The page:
When it comes to any purchase, buyers are interested in the same information. Whether they’re looking at billing software for their medical practice, equipment for their out-patient facility, or treatment for their back pain, they all want the same thing: to make sure they’re getting the right thing at the right price.
In order to feel comfortable buying something — especially if the purchase is a big one — buyers start by asking questions. In most cases, they start with a search engine.
They might start with “problem-aware” questions, not even knowing what potential solutions might be:
In order to build trust with your potential customers, you need to candidly answer their questions, even if the content can be touchy and complex.
For example, you must be willing to openly address cost on your website. You must talk about the potential drawbacks of your service or product. You need to write about your competitors.
Embracing inbound marketing and They Ask, You Answer means undergoing a mindset shift.
You must see yourselves as educators first and foremost.
You don’t need extensive research to provide the educational material your buyers want. Just start out by addressing these five topics in your website content. They’re so important, we call them The Big 5. You’ll quickly see why.
Cost: First on everyone’s mind, of course, is cost. Sure, it’s hard to say exactly how much something might cost — especially something with as many variables as products and services in the medical field — but customers want to have some idea. Addressing cost openly (and explaining what factors make that number go up and down) will give customers the information they're looking for.
Problems: When we make a purchase, we want to know what might go wrong. This is why we’re so drawn to 1-star reviews. Feeling informed about worst-case scenarios helps prepare us for whatever might be thrown in our way.
Reviews: Connected to problems are reviews, ranging from those that focus on individual products to reviews of entire companies. According to Inc., 84% of consumers trust online reviews as much as they trust a review from someone they know.
Comparisons: Consumers want to put things side by side to know how they stack up. Providing these head-to-heads can help demonstrate your expertise and make your potential customers feel informed to make the best choice possible.
To get started with inbound marketing for your medical practice or healthcare business, cover these topics as they relate to your products or services. Such content will inform your buyers and build trust with them.
So, how do you address these topics in the healthcare field? Let’s look at some examples from across the industry so we can see these concepts in practice.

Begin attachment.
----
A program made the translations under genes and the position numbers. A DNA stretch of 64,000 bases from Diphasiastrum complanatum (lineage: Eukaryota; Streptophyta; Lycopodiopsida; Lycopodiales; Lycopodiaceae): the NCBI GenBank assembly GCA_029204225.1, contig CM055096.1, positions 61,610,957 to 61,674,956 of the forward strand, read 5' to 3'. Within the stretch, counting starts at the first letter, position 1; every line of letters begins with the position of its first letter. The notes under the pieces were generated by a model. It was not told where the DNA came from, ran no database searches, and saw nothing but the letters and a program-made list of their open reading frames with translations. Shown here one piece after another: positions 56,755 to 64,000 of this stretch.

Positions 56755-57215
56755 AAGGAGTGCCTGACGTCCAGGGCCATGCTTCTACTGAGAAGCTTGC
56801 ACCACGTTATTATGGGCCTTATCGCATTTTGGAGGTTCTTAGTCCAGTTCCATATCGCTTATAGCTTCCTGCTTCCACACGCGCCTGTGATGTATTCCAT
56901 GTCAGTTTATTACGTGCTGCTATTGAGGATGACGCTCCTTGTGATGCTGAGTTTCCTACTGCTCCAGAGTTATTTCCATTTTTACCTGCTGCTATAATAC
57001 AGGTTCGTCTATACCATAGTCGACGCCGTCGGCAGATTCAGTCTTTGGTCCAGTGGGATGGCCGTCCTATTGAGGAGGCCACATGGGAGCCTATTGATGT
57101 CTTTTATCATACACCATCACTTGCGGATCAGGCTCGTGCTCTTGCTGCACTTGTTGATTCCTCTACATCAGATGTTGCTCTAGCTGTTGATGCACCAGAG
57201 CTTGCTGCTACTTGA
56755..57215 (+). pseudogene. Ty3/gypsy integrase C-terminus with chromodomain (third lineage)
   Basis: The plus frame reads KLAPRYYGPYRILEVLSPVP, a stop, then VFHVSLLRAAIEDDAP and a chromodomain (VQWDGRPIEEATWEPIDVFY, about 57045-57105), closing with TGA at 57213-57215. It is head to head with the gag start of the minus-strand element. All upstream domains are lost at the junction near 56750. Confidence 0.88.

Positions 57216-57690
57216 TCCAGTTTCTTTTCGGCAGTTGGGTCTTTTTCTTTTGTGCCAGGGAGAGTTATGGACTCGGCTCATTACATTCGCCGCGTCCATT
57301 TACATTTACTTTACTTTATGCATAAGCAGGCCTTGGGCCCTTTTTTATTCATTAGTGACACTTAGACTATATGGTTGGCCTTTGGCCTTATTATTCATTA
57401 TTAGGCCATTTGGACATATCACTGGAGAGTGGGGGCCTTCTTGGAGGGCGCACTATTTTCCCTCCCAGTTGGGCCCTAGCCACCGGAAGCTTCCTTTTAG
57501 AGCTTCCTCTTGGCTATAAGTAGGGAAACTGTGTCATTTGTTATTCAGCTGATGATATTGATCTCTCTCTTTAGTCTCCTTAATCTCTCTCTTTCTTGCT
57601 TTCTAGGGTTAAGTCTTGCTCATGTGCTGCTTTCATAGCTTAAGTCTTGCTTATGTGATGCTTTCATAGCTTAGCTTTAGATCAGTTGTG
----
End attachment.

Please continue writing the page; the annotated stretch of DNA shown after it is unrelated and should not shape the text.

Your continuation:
1. The first question on everyone’s mind: Cost
When making any major purchase, cost is on every buyer’s mind. Perhaps in no industry is that intensified the way it is in the healthcare field.
Suffice it to say, when it comes to any transaction within the vast field of healthcare, cost is hugely important, and buyers look to gather information about cost with Google. They know they won’t always be able to get exact numbers, but they’re looking for a ballpark.
Organizations that openly address cost will drive traffic to their sites and serve customers at the same time.
After all, if the range can go from a few hundred bucks to more than $10,000, consumers want to know what they should expect to pay — especially if they have no insurance or a high deductible insurance plan.
Here's a chart from the same article:
Imagine you are a potential patient looking for a CT scan. Haven’t you already started to trust New Choice Health because they were so open and honest about price? Aren’t you more likely to call them than one of their competitors?
Content like this is a huge traffic play and is typically hard to find. When companies commit to expanding their digital footprint with trust-building, educational content like this blog post, they connect with online users who could each become a new patient.
2. Openly addressing problems
No matter what’s being bought or sold, customers want to know what might go wrong. This helps assuage their anxiety and misgivings.
Writing blog posts about problems in the healthcare field can be particularly tricky, but it offers a chance to be candid with your audience. Previous IMPACT client Advanced Data Systems Corporation (or ADSC) is a healthcare automation company that’s been in business for more than 40 years.